Porter's generic strategies
Components of a vision and mission statement
Value chain analysis, different functions of management Page 14
Value of resources, the resource based view
Research / Bibliography
Michael Porter is considered the mastermind of competitive strategies application. Starting in the early 1980s, he published three books that developed and outlined successful strategies and how to apply them. His most popular books cover his three theories of generic strategy, cost leadership, differentiation, and focus.
The first generic strategy is cost leadership where a firm organises its value adding activities so as to be the lowest cost producer of a product or service in its industry. The product does not need to be special or different; instead, the attractiveness to the consumer is the price. For instance, Shoprite employs a cost leadership strategy. Its stores are very basic, located in low rent areas and carry a limited range of products. This enables the company to charge a lower price than competitors.
Firms that focus on applying cost leadership must work to cut down on costs in all areas; by combining and sharing resources already in-house. Using firm leverage across all departments is also a strong cost-saving measure, and cutting back on waste must be a company-wide goal. Another angle to costs advantages would be to improve process efficiencies, and to make wise outsourcing decisions. A strong point of this strategy is gaining market share by charging lower prices than the competitors, whilst the main weak point would be competitor-copying, (due to high research and development costs) meaning an overall lowering of price across the market.
The second strategy is differentiation, which emphasises the creation of unique product or service features which persuade customers that it is superior to competitors' offerings. Differentiation is based upon organising value chain activities in such a way as to create differentiated products or services. If the market is flooded with similar products at similar prices, a means of drawing business would be to create a more specific product that would draw consumers willing to pay a higher price for a better-developed product. This strategy can only be implemented with the involvement of highly paid scientists and designers as well as the strong coordination of the research and development and marketing functions of the company. Differentiation can be achieved by developing superior products on the basis of their design, performance, after sales service and distribution channels. Success in this strategy would include higher profits and customer loyalty, while the downside includes an expensive product that is not valued by consumers or is quickly copied by competitors. BMW and Mercedes employ differentiation strategies, organising their value adding activities so as to create modern design, high technology, high quality products which command premium prices.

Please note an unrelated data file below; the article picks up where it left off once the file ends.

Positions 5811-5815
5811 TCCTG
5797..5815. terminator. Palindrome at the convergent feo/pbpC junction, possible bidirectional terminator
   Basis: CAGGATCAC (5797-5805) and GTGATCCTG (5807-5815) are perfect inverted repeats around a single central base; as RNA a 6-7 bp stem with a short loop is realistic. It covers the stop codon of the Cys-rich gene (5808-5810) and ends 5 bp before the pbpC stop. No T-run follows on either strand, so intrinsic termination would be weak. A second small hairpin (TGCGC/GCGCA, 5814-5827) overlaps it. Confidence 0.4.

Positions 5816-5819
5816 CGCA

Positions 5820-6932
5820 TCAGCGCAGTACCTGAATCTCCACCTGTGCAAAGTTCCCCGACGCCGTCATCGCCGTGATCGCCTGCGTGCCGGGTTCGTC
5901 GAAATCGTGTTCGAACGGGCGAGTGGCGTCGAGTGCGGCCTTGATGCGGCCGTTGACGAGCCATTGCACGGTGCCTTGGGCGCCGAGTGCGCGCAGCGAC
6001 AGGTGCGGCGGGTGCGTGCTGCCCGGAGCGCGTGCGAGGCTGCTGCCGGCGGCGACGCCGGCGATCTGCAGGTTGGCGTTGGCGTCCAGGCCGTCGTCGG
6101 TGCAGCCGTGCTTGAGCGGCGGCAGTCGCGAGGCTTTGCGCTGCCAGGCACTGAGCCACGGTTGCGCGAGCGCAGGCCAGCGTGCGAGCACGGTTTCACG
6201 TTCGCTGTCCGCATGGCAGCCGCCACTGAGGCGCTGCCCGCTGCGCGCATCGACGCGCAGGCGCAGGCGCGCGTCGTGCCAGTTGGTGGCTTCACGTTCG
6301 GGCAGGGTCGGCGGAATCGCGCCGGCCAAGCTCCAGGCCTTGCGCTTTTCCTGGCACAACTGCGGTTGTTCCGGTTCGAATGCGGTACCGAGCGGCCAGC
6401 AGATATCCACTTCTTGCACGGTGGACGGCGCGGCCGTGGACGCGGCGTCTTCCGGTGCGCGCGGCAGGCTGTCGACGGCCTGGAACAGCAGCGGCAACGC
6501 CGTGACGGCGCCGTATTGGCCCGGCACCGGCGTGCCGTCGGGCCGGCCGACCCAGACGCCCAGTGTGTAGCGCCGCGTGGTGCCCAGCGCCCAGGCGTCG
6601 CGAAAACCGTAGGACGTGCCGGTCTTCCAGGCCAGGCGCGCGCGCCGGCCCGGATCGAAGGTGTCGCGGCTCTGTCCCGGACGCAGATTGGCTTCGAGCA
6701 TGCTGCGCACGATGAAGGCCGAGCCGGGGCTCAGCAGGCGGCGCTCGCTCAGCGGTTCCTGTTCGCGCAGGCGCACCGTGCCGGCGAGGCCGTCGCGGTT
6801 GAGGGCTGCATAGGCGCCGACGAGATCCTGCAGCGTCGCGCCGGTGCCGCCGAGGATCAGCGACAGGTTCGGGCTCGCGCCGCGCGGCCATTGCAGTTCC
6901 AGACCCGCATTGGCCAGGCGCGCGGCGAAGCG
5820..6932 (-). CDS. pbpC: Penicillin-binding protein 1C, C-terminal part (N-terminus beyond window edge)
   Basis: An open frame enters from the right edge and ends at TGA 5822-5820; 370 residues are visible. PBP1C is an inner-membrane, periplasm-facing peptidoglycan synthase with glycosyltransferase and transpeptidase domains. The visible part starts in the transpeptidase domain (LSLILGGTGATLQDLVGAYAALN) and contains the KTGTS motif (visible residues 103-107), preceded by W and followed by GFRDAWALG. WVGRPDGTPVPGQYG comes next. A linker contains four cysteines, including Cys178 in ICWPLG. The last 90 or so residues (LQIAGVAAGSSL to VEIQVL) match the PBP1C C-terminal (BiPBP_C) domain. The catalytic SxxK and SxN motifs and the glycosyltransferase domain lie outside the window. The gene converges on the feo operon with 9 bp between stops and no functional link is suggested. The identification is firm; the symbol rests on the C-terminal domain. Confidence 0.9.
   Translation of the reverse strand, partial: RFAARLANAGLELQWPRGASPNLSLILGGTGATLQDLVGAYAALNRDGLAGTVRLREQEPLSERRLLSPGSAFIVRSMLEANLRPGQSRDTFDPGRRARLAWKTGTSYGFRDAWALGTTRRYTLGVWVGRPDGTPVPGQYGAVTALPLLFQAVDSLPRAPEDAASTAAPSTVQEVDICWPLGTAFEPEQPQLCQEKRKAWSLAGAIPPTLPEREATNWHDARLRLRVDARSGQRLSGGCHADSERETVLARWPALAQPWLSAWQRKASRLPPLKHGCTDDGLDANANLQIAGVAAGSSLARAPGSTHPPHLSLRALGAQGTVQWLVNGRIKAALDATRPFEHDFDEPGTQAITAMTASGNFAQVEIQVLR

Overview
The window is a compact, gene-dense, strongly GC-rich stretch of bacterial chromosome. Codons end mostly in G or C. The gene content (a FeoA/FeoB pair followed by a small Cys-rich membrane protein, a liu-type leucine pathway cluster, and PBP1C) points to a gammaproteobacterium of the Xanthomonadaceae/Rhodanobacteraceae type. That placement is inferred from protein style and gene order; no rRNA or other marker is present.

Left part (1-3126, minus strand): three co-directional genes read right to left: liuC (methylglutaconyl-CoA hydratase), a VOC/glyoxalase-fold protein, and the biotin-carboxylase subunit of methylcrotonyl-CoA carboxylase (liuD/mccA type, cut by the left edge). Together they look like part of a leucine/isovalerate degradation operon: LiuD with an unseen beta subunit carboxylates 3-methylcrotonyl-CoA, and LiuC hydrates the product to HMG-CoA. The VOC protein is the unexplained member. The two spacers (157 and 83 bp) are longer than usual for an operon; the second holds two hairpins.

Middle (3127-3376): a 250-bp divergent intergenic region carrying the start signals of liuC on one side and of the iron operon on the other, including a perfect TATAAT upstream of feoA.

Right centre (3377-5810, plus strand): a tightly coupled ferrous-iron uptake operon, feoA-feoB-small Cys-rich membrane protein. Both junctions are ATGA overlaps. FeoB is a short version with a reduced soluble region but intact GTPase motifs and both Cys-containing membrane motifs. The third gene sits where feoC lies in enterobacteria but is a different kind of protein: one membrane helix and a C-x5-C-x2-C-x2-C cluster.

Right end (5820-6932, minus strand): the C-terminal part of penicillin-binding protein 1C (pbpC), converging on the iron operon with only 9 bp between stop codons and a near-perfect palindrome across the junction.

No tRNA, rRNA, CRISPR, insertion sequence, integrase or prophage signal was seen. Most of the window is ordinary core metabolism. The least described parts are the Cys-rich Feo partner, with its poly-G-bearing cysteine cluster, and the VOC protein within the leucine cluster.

The third strategy is focus, which plays on the differences in consumers in the market, not specific products. If a whole segment of the market can be catered to and consumer loyalty develops without extreme narrowing of product or service, the strategy would be successful. Focus strategies are aimed at meeting the distinct preferences of a large group, or defining a product to better serve a larger group of consumers, even though the market share may be smaller. Success is found when consumers are drawn in and retained, and competitors do not copy the strategy. The downfalls include losing consumers due to preference changes, and losing business in the broader market.
The British car manufacturer TVR employs a differentiation focus strategy targeting the market for high performance cars. Whereas BMW and Mercedes target...
Bibliography: Fred R. David, (2005) Strategic Management Concepts and Cases, 10th Edition, Pearson Prentice Hall
Porter, Michael, The Competitive Advantage of Nations, The Free Press, NY, 1990
Wheelen, T. J., & Hunger, J. D., Strategic Management and Business Policy, 10th Edition. Upper Saddle River, New Jersey: Pearson Inc.
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